shanties. The father and Tit'Bé harnessed Charles Eugene to the
wood-sleigh, and laboured at hauling in the trees that had been cut,
and piling them near the house; that done, the two men took the
double-handed saw and sawed, sawed, sawed from morning till night;
it was then the turn of the axes, and the logs were split as their
size required. Nothing remained but to cord the split wood in the
shed beside the house, where it was sheltered from the snow; the
huge piles mingling the resinous cypress which gives a quick hot
flame, spruce and red birch, burning steadily and longer,
close-grained white birch with its marble-like surface, slower yet
to be consumed and leaving red embers in the morning after a long
winter's night.

The moment for laying in wood is also that of the slaughtering.
After entrenching against cold comes the defence against hunger. The
quarters of pork went into the brine-tub; from a beam in the shed
there hung the side of a fat heifer-the other half sold to people in
Honfleur-which the cold would keep fresh till spring; sacks of flour
were piled in a corner of the house, and Tit'Bé, provided with a
spool of brass wire, set himself to making nooses for hares.

After the bustle of summer they relapsed into easy-going ways, for
the summer is painfully short and one must:-not lose a single hour
of those precious weeks when it is possible to work on the land,
whereas the winter drags slowly and gives all too much time for the
tasks it brings.

The house became the centre of the universe; in truth the only spot
where life could be sustained, and more than ever the great
cast-iron stove was the soul of it. Every little while some member
of the family fetched a couple of logs from under the staircase;
cypress in the morning, spruce throughout the day, in the evening
birch, pushing them in upon the live coals. Whenever the heat
failed, mother Chapdelaine might be heard saying anxiously.--"Don't
let the fire out, children." Whereupon Maria, Tit'Bé or Telesphore
would open the little door, glance in and hasten to the pile of
wood.

In the mornings Tit'Bé jumped out of bed long before daylight to see
if the great sticks of birch had done their duty and burned all
night; should, unluckily, the fire be out he lost no time in
rekindling it with birch-bark and cypress branches, placed heavier
pieces on the mounting flame, and ran back to snuggle under the
brown woollen blankets and patchwork quilt till the comforting
warmth once more filled the house.

Outside, the neighbouring forest, and even the fields won from it,
were an alien unfriendly world, upon which they looked wonderingly
through the little square windows. And sometimes this world was
strangely beautiful in its frozen immobility, with a sky of flawless
blue and a brilliant sun that sparkled on the snow; but the
immaculateness of the blue and the white alike was pitiless and gave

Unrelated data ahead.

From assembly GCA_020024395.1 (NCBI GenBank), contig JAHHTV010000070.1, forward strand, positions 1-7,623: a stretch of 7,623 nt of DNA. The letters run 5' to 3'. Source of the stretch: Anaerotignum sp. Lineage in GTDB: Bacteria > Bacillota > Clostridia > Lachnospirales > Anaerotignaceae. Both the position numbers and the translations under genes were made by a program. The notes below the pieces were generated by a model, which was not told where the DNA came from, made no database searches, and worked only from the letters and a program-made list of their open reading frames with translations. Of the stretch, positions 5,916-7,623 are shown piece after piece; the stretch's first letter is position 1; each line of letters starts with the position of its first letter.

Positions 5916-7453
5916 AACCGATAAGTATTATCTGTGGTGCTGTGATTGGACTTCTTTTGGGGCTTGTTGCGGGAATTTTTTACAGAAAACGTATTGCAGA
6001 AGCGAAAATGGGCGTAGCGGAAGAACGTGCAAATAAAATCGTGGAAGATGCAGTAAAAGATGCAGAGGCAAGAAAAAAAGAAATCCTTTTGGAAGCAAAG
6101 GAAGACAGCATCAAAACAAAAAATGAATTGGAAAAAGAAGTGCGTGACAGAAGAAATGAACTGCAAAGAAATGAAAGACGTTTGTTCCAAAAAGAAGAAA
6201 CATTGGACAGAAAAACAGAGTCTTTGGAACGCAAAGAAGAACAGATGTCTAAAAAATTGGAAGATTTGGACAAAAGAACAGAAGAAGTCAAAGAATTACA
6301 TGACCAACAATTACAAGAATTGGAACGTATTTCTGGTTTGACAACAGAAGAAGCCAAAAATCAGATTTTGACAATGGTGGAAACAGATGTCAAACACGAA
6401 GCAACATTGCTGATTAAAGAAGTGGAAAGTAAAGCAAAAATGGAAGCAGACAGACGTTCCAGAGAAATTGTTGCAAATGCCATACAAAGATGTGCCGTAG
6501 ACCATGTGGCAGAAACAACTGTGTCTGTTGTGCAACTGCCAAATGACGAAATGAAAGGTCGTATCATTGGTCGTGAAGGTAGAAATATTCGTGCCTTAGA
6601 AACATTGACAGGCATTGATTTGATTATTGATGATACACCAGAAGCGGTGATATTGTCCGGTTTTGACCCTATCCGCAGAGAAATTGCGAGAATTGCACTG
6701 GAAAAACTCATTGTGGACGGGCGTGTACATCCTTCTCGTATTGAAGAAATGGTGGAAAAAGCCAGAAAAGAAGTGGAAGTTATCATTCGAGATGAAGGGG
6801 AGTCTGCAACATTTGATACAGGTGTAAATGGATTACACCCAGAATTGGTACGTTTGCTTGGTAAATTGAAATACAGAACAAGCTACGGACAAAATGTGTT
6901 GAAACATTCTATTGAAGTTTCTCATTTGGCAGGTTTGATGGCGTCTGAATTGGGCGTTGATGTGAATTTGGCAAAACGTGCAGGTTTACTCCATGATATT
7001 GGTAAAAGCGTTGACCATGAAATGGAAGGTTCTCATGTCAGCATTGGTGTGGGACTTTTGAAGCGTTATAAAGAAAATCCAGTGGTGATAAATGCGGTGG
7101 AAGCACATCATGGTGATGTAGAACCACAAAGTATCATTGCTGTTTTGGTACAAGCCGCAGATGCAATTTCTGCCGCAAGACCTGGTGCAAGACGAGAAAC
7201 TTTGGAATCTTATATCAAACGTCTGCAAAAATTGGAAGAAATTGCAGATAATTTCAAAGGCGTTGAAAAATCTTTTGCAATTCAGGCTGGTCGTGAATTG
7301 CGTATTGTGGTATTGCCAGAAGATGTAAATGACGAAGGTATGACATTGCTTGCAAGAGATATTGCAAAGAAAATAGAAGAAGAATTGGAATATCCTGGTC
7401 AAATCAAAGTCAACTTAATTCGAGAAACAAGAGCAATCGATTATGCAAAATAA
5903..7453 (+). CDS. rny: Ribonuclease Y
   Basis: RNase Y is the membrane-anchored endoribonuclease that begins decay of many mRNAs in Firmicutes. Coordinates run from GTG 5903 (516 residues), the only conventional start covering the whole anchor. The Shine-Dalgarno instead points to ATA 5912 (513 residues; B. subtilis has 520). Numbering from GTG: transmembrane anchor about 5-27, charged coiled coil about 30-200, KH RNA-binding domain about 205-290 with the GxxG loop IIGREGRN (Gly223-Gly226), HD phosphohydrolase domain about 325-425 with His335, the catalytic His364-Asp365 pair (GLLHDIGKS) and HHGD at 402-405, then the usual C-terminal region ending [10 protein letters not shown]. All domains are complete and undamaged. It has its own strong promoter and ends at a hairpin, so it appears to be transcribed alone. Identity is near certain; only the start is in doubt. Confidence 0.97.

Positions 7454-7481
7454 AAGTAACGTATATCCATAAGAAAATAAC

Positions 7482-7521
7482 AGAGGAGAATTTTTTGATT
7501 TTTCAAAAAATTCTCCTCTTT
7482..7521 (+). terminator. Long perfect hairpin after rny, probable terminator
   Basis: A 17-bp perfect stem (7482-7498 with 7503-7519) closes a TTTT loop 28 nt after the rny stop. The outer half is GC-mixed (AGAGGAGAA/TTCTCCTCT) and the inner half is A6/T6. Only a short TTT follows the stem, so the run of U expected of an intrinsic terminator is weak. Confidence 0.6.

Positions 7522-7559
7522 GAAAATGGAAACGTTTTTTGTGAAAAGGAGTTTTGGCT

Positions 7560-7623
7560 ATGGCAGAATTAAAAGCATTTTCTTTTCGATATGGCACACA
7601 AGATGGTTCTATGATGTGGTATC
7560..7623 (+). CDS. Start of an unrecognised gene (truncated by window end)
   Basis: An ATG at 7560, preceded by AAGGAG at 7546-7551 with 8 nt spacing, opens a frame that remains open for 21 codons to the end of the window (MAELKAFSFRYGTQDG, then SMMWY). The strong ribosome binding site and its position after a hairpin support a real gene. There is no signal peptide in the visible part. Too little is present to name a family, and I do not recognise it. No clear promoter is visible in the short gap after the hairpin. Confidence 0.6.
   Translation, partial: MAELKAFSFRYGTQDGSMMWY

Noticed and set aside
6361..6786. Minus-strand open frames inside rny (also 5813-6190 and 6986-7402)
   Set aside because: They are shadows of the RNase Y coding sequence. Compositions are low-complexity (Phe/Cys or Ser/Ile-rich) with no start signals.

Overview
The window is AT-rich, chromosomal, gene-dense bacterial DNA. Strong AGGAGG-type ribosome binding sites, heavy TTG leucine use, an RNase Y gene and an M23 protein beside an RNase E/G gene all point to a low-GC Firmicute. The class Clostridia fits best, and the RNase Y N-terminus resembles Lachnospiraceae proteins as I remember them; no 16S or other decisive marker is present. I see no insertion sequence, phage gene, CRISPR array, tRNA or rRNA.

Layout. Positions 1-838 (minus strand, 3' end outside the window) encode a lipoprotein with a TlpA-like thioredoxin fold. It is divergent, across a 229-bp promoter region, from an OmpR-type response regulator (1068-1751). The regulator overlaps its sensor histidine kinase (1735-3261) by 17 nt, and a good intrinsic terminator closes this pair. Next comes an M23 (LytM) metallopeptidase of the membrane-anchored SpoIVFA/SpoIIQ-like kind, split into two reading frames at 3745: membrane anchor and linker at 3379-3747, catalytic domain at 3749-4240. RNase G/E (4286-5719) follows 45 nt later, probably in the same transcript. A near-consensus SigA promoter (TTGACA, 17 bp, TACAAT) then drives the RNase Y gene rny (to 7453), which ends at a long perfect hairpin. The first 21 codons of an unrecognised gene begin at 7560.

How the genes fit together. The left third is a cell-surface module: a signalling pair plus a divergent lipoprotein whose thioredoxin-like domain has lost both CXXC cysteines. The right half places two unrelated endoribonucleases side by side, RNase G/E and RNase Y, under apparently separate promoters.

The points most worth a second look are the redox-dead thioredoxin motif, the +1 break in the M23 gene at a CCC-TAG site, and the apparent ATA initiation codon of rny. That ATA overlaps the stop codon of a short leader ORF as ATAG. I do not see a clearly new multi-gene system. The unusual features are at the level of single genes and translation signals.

hint of the murderous cold.

Days there were when the weather was tempered and the snow fell
straight from the clouds, concealing all; the ground and the low
growth was covered little by little, the dark line of the woods was
hidden behind the curtain of serried flakes. Then in the morning the
sky was clear again, but the fierce northwest wind swayed the
heavens. Powdery snow, whipped from the ground, drove across the
burnt lands and the clearings in blinding squalls, and heaped itself
behind whatever broke the force of the gale. To the south-east of
the house it built an enormous cone, and between house and stable
raised a drift five feet high through which the shovel had to carve
a path; but to windward the ground was bare, scoured by the
persistent blast.

On such days as these the men scarcely left the house except to care
for the beasts, and came back on the run, their faces rasped with
the cold and shining-wet with snow-crystals melted by the heat of
the house. Chapdelaine would pluck the icicles from his moustache,
slowly draw off his sheepskin-lined coat and settle himself by the
stove with a satisfied sigh. "The pump is not frozen?" he asks.
"Is there plenty of wood in the house?"

Assured that the frail wooden fortress is provided with water, wood
and food, he gives himself up to the indolences of winter quarters,
smoking pipes innumerable while the women-folk are busy with the
evening meal. The cold snaps the nails in the plank walls with
reports like pistol-shots; the stove crammed with birch roars
lustily; the howling of the wind without is like the cries of a
besieging host.

"It must be a bad day in the woods!" thinks Maria to herself; and
then perceives that she has spoken aloud.

"In the woods they are better off than we are here," answers her
father. "Up there where the trees stand close together one does not
feel the wind. You can be sure that Esdras and Da'Be are all right."

"Yes?"